Controversial 'Kumbh' focusing on conversion begins in Madhya Pradesh
A different kind of Mahakumbh began in Mandla in Madhya Pradesh on Thursday. Unlike the rituals of bathing, devotional singing, and mass feeding of holy men and the poor held on the banks of the river at Mahakumbhs, this kumbh, initiated by the Rashtriya Swayamsevak Sangh, is focussing on conversion.bhopal Updated: Feb 10, 2011 20:20 IST
A different kind of Mahakumbh began in Mandla in Madhya Pradesh on Thursday. Unlike the rituals of bathing, devotional singing, and mass feeding of holy men and the poor held on the banks of the river at Mahakumbhs, this kumbh, initiated by the Rashtriya Swayamsevak Sangh, is focussing on conversion.
This kumbh is more on the lines of the Shabri Kumbh held in 2006 in Gujarat in which a public awareness drive was launched against religious conversion and Christian missionaries.
Lakhs of people, comprising a good number of tribals, are participating in the Mahakumbh at Mandla, over 400 km away, where it is being held for the first time.
Since the past fortnight, Mandla has been witnessing distribution of pamphlets against religious conversion.
The pamphlets state that if the Hindu community awakens then no one can get religious conversion done in the name of social service. Religious conversion would end only when the Hindu community gets united and powerful. It also talks of the "coming home" of those who have been converted.
Some of the pamphlets distributed in Mandla also contain abusive language for certain sections of the society that has led to a controversy.
The Mahakumbh has the prime motive to create awareness in public towards religious conversion, besides appealing to converted tribal people to return to their native religion.
The event has faced opposition from the Christian community and Congress party on the conversion issue.
"Our culture is our identity that is where we stand differently from Western countries. In Madhya Pradesh, everyone is living peacefully, together. There is no reason for anyone to be afraid," Chief Minister Shivraj Singh Chouhan of the Bharatiya Janata Party (BJP) told the huge gathering Thursday.
The chief minister said that such functions would be organized every year.
Speaking after him, RSS chief Mohan Bhagwat said: "Whatever we are doing here is pious work and it is not only for our benefit but for the whole world."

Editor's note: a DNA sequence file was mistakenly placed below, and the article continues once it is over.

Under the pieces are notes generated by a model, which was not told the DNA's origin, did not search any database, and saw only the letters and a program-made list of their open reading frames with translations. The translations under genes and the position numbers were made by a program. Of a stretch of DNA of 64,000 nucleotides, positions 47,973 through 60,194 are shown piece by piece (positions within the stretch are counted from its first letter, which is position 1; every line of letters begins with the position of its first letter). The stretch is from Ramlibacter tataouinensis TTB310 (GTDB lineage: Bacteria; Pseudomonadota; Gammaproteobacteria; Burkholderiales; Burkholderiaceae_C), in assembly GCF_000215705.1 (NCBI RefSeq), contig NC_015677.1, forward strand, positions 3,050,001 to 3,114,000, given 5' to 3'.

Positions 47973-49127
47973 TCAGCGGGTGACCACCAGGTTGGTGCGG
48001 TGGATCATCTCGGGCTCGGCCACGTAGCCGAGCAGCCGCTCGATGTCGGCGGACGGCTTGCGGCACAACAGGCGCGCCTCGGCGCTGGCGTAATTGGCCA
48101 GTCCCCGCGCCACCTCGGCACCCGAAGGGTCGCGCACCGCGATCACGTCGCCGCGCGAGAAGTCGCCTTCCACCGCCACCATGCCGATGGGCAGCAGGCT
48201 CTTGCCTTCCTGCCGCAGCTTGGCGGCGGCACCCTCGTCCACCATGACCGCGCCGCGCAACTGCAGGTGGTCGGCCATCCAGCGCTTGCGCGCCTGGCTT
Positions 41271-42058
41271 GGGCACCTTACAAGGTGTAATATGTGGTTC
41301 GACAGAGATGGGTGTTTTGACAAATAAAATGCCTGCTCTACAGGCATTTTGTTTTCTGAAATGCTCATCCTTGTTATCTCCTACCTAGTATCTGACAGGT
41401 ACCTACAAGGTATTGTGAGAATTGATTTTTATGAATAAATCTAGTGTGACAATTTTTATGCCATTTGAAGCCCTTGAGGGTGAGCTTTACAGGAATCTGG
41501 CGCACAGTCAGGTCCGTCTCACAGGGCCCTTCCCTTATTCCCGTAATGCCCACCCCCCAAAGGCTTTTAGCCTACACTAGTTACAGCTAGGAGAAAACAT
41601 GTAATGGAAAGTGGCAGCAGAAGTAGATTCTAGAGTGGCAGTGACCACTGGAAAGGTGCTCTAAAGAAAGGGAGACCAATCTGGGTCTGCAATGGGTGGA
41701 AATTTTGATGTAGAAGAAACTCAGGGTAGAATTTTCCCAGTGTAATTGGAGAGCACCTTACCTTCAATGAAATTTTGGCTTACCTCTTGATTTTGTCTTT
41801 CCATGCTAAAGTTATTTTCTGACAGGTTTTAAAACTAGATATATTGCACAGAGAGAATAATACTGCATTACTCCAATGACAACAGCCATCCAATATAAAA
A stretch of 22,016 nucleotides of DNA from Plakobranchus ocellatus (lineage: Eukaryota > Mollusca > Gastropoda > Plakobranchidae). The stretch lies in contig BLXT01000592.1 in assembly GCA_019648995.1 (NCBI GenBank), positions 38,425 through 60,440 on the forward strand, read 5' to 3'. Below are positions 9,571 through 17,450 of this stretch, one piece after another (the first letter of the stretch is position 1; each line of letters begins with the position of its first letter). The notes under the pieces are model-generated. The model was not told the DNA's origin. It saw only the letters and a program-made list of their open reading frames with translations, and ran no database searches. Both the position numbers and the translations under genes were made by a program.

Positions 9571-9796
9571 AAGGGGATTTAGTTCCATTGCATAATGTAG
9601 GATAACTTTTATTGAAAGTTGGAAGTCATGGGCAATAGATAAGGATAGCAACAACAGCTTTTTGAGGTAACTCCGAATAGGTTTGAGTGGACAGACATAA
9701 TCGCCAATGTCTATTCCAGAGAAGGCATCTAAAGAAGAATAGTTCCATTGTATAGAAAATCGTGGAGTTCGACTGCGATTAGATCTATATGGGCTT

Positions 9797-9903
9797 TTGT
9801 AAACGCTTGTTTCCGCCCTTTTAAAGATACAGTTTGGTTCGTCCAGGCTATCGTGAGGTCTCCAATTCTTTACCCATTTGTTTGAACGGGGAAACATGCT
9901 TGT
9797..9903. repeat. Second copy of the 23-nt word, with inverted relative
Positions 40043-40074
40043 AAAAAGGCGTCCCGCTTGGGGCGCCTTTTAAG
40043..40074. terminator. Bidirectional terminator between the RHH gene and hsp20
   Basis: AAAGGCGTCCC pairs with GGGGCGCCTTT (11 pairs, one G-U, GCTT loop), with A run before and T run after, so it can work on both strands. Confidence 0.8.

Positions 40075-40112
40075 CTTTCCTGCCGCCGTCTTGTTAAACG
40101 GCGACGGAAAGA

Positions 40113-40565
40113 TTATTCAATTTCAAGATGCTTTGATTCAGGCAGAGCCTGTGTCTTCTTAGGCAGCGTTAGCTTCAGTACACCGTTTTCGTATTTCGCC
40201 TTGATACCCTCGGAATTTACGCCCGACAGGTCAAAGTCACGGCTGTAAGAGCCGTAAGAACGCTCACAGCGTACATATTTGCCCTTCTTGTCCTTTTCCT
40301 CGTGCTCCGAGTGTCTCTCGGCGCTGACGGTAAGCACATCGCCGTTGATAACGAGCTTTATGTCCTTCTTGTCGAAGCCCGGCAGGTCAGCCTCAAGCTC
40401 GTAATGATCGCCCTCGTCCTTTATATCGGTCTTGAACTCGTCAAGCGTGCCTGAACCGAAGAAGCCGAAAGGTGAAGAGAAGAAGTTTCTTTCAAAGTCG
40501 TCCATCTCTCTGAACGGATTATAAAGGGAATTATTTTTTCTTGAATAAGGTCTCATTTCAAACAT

"The one who loves all is called Hindi, the one who serves the motherland is our brother, and is Hindu. We do not fight with them, we have no enmity with them," he added.
Along with Chouhan and Bhagwat, several other BJP, Vishwa Hindu Parishad and RSS leaders are expected to participate in the event, including Gujarat and Chhattisgarh chief ministers Narendra Modi and Raman Singh, K.S. Sudarsan and Pravin Togadia, among them.
First one to object to the Mahakumbh was All India Congress Committee general secretary Digvijay Singh, who termed the kumbh a 'fake' one. He said: "It is a disinformation campaign against Christians."
He also alleged that the Madhya Pradesh government is spending over Rs 100 crore on the kumbh.
Madhya Pradesh Congress president Suresh Pachouri has written a letter to union Home Minister P. Chidambaram and state Governor Rameshwar Thakur to draw their attention to the event and raised the issue of religious conversions and the distribution of pamphlets and literature depicting Christians in poor light prior to the Kumbh.
"The mass religious conversion during the three-day event would be against the Madhya Pradesh Freedom of Religion Act," Pachouri told IANS.
Both the leaders have urged the central government to intervene in the matter.
The Christian community is apprehensive that the situation in Mandla should not turn out like Kandhamal in Orissa that witnessed largescale communal riots in 2008. They have apprised Chief Minister Shivraj Singh Chouhan about the situation and demanded security for Christians and also sought the high court order the state government in this regard.
Father Anand Muttungal, spokesperson of the Catholic Church in the state, told IANS about the congregation, "Many Christians had been forced to fill up forms declaring that they intended to accept Hinduism, a move that has created fear among Mandla's Christian community."